Joey Korenman (00:28:05):
Okay. Um, and so what I'm going to do, actually, let me quickly come up here and copy this and paste it. And I'm just going to make another variable called end time to make this easier to check. Okay. And all I'm doing is instead of getting the index, I'm getting the time of the nearest key frame. Okay. So if the time is greater than or equal to N time, right. Then what needs to happen? Um, well, in that case actually know what I'm doing this backwards. I screwed up, but I'm going to let you see it. I'm gonna let you see me squirm. Uh, here's what we're going to do. We are going to check if the time is less than or equal to the nearest key frame time now, why are we doing that? Okay. Okay. Here's why, if the, if the time is equal to, or greater than one of these key frames, then we don't have to worry about it.
Joey Korenman (00:29:03):
Okay. Uh, because all we need to do is ask the nearest key frame, Hey, what time are you at? And then subtract that time from the current time. And we'll get, we'll get our answer. The problem happens when we are, when the current time is less than the nearest key frame. And when that happens, we do need to deal with it. We do need something to happen. So that's why I'm going to deal with that condition. First, if that's the condition, the current time is less than or equal to the near ski frames time. If that is the case, um, you notice I just tabbed over, um, you don't have to do that. It just makes your code a little bit easier to read. Um, but if that happens, then I want to make sure that I am no longer looking at the key frame with index of two.
Joey Korenman (00:29:48):
I want to look at the key frame with index of one. So what I'm going to, what I want to do is basically take this variable N right, which is the index of the near ski frame. And I want to subtract one from it. So there's a sh that, you know, you could just say N equals N minus one, there's a shorter way to do it. Um, the shortcut is just N minus minus that just increments and by one, and you can also do N plus plus, right. But end minus, minus, and then go to next line. And I close the little curly brackets. Okay. So what that has done is we have a variable, N N is the index of the nearest key frame one or two in this case, it's two, but because the time of key frame two is actually ahead of our play head, we're going to increment and down by one.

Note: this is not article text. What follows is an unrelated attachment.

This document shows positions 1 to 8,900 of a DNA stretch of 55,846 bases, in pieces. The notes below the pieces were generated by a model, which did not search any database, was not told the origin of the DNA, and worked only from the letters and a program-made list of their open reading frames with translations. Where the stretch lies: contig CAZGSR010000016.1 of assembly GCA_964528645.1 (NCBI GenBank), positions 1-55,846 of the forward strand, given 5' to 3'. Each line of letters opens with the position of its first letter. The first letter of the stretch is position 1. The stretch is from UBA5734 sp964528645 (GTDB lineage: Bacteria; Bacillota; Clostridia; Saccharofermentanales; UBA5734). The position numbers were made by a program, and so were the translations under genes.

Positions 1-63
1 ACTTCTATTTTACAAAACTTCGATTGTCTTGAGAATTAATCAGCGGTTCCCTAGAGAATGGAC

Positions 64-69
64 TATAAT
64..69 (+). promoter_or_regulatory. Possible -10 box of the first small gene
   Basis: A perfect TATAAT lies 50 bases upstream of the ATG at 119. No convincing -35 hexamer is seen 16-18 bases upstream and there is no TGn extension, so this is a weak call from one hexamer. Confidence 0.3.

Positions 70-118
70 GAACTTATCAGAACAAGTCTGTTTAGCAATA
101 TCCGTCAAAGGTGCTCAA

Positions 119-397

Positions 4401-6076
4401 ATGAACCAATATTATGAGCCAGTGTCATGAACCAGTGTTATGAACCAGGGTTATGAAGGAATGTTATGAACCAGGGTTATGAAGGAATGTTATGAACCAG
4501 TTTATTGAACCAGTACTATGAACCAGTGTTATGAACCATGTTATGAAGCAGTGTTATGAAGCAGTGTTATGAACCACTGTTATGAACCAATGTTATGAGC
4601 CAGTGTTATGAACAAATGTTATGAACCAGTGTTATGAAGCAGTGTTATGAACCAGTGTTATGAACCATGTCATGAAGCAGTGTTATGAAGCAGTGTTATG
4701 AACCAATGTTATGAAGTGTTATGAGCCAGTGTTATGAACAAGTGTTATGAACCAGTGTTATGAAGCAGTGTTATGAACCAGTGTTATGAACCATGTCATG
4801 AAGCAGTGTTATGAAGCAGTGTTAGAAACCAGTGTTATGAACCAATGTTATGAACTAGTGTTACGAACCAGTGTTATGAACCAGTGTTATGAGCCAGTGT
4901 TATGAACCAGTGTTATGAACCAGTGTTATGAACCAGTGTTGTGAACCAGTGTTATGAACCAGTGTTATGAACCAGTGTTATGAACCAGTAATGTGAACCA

Joey Korenman (00:30:42):
So now we're looking at this key frame again, what this ensures is that we're always looking at the key frame behind us. Okay, cool. So now that we've done that, what we need to do is figure out what is the difference in time between our current time and this key frames time. So what we need to do is now figure out the exact time of this key frame. Okay. So, so if we are here or we are here, what we want to use is this end variable. Okay. So what I'm going to do is just put the play head here, and let's say, um, that the, the near key time equals N okay. Uh, sorry. That's what we want to do. And is the index of, um, and is the index of this key frame? It is not actually the key frame. So what we're going to do is we have to type a slightly different expression here.
Joey Korenman (00:31:36):
We are going to start with this ref property Vale variable. So remember that ref property is referring to this slider here, and we're going to put a period and we're going to use the term key. What this allows us to do is actually access all the key frames on that layer. And if you type in key, and then in parentheses put a number like that, it will actually refer to the first key frame, right. Or the second key frame, if we put a variable in there, N it's referring to the N key frame, right? Whatever this number is, right. Whatever the value of N is, that's the key frame it's looking at. So, because we have this little [inaudible] in there, it's always going to be referring to the key frame just behind the plan. Okay. And now that we figured out what key frame we want, we can also ask that key frame.